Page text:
One of the most popular tracks on the Verizon IndyCar Series, Road America hosts this weekend’s Kohler Grand Prix after a weekend off for the championship. After a jam-packed spring schedule, the championship slows down slightly from here, with another break next weekend and no more than three races left in any month until the season finale at Sonoma in September.
Chip Ganassi Racing’s Scott Dixon has taken control of the championship, building a 23-point lead over Andretti Autosport’s Alexander Rossi with finishes of fourth or better in the past five races. He’ll roll off eighth in today’s starting lineup, the furthest back of any of this year’s six winners so far. Be sure to look out for these three storylines while you’re watching the action:
Is this the weekend that Josef Newgarden’s title defense gets back on track?
Since winning in Alabama, Newgarden’s results have been decidedly mid-pack. He’s only cracked the top 10 twice since then, and hasn’t finished better than seventh in any of the races he hasn’t won this year. But the 2017 IndyCar champion qualified on the pole for today’s race, his third of the season and second in a row after Texas two weeks ago. He added the fastest race lap there, but only finished 13th as Dixon took the victory; now, Newgarden is 68 points out of the lead at fifth in the standings.
Can Robert Wickens take his first IndyCar win this weekend?
While Wickens wasn’t able to win the first start of his career in St. Petersburg, despite scoring the pole and leading the most laps in the race, he’s still by far the top rookie in the series with two podiums to his name so far. A few months later, he’s still searching for that first victory of his career, but the quick Canadian qualified fifth for today’s action. The Schmidt Peterson Motorsports driver was the only winless driver in 2018 to make the Firestone Fast Six this weekend.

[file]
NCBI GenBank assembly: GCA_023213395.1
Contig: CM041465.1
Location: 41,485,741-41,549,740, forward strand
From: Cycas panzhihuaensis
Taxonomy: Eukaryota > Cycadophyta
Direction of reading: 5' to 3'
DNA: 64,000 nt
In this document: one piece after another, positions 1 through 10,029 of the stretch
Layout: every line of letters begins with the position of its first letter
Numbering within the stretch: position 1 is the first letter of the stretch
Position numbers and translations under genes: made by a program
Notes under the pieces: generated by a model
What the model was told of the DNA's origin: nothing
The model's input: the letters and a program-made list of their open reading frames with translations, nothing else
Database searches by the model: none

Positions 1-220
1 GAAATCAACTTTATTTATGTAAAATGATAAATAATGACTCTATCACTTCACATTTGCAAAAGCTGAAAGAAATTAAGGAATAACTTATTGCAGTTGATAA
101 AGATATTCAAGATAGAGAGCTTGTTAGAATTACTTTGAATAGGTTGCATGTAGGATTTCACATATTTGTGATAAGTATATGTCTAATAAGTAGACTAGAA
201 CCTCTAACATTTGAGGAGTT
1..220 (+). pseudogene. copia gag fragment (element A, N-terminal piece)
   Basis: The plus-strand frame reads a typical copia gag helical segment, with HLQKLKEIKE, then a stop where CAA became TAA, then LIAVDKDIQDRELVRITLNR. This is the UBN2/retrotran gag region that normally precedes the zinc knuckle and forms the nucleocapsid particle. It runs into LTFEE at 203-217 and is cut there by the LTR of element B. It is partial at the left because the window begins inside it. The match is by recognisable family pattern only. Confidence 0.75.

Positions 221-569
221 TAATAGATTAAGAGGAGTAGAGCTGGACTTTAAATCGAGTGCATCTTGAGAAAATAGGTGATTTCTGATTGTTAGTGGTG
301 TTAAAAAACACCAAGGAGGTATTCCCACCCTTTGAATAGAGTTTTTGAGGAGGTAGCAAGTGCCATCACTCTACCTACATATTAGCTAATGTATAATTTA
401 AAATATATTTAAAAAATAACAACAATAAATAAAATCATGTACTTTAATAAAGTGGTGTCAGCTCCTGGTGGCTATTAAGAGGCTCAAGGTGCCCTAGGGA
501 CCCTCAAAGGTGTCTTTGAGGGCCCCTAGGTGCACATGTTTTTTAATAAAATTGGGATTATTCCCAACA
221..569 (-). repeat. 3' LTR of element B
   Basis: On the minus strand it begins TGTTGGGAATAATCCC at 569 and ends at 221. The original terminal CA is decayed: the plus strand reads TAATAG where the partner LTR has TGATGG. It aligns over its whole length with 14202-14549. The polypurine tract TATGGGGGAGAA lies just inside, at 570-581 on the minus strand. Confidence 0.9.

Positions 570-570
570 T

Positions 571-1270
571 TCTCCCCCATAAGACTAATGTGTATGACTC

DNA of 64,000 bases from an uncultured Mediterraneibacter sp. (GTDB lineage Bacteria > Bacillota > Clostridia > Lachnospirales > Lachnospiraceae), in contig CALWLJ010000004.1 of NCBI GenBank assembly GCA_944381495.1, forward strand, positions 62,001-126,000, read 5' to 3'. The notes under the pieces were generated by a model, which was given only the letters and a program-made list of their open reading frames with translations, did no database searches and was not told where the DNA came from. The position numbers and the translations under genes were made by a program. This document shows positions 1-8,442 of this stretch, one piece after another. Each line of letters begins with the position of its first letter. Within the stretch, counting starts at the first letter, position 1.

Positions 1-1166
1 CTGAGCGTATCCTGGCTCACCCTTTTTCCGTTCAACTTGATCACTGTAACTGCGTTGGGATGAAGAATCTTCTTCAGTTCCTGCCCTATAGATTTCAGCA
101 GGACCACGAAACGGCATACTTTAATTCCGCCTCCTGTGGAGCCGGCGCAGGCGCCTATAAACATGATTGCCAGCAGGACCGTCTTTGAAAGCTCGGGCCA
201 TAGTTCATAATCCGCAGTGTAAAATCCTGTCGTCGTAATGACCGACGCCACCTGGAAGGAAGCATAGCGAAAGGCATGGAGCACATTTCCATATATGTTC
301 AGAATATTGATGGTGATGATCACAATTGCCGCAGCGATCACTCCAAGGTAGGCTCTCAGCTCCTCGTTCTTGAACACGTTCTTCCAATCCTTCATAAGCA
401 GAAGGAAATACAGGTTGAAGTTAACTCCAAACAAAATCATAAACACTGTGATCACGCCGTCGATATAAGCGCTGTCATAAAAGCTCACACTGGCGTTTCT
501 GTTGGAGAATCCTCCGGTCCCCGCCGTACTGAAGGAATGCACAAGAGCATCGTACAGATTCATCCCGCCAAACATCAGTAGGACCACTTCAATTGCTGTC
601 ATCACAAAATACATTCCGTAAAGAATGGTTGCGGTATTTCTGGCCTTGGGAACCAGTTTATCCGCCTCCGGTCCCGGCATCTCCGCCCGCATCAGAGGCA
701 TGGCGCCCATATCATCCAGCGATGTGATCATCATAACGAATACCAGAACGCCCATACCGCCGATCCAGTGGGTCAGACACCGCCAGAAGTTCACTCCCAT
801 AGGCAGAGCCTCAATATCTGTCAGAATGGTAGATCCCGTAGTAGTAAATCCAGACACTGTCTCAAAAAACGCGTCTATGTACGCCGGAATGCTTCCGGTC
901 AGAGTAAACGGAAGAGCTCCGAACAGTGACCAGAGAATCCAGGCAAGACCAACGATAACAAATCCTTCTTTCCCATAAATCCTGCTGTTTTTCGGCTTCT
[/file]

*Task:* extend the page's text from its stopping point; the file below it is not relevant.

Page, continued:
How will the latest Silly Season rumors effect the second half of the year?
The big off-track story right now is the latest twist in the McLaren-to-IndyCar rumor, which suggests that Honda isn’t interested in working with Fernando Alonso after their tumultuous years together in F1. On the other hand, Dixon has been a Honda man for years, and some think he could be swayed to join the McLaren effort. He’s been with Ganassi for nearly two decades, which would make it one of the most significant driver changes in recent history—will it have any effect on his pursuit of a fifth title?